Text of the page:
Don’t look back

Australians don’t go in much for pat sentiment. With sandy wit, Waifs singer Vikki Thorn tells Xpress just how profoundly the experience of having two children in two years influenced her art.

Americana from Down Under: Originally from Australia, The Waifs are Bob Dylan-approved folk rockers. Photo by Jason Ierace

“My creative processes came to a dead stop,” she says with a deep laugh.

Then again, long before Thorn and sister Donna Simpson put their band on ice to marry American men and embrace domestic life, a grinding schedule and too much togetherness was wreaking emotional and physical havoc on the folk-rock trio, songwriters all (their third steady member is Josh Cunningham, who’s still based Down Under).

In the mid-‘90s, The Waifs began to blow up in their native country, a rise that culminated with the triple-platinum-selling, award-bedecked 2003 album Up All Night.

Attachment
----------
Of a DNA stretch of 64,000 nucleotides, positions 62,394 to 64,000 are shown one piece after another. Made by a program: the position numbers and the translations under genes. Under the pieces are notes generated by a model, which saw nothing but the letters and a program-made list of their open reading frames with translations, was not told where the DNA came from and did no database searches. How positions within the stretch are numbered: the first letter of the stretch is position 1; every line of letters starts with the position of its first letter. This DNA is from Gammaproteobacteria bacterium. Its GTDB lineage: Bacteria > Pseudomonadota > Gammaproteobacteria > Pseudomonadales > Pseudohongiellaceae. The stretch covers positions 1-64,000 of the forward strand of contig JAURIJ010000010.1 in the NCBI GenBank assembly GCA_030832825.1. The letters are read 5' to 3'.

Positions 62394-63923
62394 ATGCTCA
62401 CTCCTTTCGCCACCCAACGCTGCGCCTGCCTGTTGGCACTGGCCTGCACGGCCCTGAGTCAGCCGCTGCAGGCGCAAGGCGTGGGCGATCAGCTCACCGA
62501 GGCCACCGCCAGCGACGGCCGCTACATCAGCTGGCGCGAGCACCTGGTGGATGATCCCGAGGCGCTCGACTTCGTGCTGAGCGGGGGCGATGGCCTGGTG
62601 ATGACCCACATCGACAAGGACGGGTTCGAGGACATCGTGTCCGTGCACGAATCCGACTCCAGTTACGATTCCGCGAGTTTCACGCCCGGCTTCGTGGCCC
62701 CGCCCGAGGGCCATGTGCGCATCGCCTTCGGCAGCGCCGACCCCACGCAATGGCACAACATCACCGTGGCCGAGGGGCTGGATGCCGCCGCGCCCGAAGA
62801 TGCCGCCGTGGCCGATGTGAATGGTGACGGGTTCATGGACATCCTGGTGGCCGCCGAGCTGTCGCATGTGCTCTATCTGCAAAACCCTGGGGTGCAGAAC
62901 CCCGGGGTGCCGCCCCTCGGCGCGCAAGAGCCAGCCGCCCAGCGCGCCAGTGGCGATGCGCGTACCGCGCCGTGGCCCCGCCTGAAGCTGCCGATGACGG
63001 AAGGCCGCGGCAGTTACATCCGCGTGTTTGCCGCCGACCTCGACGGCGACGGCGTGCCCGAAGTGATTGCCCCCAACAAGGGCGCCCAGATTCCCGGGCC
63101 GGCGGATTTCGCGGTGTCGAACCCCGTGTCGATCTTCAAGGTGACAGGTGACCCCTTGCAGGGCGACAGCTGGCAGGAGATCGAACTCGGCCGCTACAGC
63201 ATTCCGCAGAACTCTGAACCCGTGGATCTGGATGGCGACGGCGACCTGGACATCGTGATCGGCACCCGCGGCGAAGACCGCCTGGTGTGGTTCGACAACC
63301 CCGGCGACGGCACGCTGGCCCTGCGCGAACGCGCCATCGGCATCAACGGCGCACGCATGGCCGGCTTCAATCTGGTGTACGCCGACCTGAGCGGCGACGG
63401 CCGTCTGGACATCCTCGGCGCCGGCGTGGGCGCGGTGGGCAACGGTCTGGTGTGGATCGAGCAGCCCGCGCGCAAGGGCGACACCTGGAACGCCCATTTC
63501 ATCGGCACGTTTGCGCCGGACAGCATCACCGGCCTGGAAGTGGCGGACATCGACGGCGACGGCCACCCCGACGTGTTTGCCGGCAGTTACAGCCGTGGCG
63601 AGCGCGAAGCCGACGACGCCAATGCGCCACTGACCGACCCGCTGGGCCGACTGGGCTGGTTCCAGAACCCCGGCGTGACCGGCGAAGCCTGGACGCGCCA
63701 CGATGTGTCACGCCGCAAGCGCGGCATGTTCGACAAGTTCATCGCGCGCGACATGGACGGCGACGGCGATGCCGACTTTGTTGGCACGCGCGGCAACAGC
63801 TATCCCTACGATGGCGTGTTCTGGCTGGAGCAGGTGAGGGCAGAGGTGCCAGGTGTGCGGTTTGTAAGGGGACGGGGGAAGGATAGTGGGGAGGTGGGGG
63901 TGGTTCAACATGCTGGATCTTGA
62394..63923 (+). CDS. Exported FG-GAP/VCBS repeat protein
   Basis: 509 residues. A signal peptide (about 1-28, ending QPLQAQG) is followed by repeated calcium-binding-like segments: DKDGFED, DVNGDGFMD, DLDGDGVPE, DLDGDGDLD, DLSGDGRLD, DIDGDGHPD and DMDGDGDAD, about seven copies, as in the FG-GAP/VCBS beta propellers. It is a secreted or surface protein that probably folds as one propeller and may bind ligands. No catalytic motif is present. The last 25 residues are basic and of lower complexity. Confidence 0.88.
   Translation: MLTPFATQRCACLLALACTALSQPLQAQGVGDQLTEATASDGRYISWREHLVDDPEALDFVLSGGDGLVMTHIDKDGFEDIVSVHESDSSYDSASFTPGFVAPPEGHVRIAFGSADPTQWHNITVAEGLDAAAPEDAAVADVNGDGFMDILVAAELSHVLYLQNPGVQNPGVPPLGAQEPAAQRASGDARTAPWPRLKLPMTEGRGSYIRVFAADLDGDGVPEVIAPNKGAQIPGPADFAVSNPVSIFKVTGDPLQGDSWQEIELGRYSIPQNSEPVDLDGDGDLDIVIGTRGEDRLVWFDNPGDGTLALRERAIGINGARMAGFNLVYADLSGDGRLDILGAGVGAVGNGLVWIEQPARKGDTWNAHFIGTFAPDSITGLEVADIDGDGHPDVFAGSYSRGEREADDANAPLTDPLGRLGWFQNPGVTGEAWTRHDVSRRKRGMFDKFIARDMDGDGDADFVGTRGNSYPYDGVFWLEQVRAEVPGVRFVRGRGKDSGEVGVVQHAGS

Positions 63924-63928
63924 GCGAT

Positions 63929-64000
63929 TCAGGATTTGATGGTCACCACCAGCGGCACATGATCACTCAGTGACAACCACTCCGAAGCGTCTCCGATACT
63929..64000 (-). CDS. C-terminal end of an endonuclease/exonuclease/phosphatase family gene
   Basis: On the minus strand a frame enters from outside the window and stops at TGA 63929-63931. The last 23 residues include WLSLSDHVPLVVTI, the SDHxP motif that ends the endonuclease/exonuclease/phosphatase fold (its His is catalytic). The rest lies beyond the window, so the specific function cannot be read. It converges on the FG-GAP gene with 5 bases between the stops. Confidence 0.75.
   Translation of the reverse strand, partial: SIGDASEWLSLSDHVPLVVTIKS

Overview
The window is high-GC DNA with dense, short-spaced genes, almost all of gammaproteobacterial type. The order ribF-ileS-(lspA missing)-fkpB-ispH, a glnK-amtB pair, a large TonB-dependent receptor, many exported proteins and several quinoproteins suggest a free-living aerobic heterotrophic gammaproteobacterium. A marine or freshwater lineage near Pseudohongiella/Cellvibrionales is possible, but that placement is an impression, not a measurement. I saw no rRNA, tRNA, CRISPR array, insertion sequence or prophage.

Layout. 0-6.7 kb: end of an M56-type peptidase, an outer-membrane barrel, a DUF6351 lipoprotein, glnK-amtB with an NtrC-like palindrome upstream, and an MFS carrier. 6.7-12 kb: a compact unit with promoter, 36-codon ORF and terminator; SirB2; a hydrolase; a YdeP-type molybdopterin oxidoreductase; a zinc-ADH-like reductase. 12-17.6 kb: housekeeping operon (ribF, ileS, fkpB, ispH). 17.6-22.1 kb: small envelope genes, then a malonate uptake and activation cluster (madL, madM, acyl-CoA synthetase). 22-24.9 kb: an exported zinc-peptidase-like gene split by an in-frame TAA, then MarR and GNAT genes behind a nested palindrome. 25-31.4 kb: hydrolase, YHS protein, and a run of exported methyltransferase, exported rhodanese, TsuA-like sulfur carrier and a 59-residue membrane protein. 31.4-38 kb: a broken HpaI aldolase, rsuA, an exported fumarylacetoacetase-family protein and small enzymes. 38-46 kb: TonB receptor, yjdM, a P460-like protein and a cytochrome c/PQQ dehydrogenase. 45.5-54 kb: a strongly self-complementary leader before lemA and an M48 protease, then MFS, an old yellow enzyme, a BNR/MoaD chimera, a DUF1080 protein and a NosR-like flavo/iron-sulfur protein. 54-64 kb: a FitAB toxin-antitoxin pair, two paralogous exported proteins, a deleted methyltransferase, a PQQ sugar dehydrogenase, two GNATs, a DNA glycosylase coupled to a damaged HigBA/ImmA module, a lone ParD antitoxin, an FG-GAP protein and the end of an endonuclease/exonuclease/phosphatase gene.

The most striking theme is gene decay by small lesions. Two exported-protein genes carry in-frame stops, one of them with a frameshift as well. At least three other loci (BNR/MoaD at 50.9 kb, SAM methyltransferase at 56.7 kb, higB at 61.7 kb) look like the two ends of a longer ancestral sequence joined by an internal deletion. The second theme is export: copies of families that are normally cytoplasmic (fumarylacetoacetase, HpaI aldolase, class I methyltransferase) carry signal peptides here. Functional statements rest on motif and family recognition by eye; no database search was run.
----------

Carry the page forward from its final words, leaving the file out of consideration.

“It was a very intense time, both personally and career-wise,” says Thorn. “We were enjoying the fact that we had this massive success in Australia, and Donna had a hit song [the evocative ‘London Still’] that we were having to do a lot of media promotion for. But we were working too hard. We had lived together for 12 years, sharing houses and touring in minivans … and Donna and I never got along that well anyway,” she reveals with another laugh.

“Internally,” she says, “it was collapsing.”

The Band’s Levon Helm continues his miraculous comeback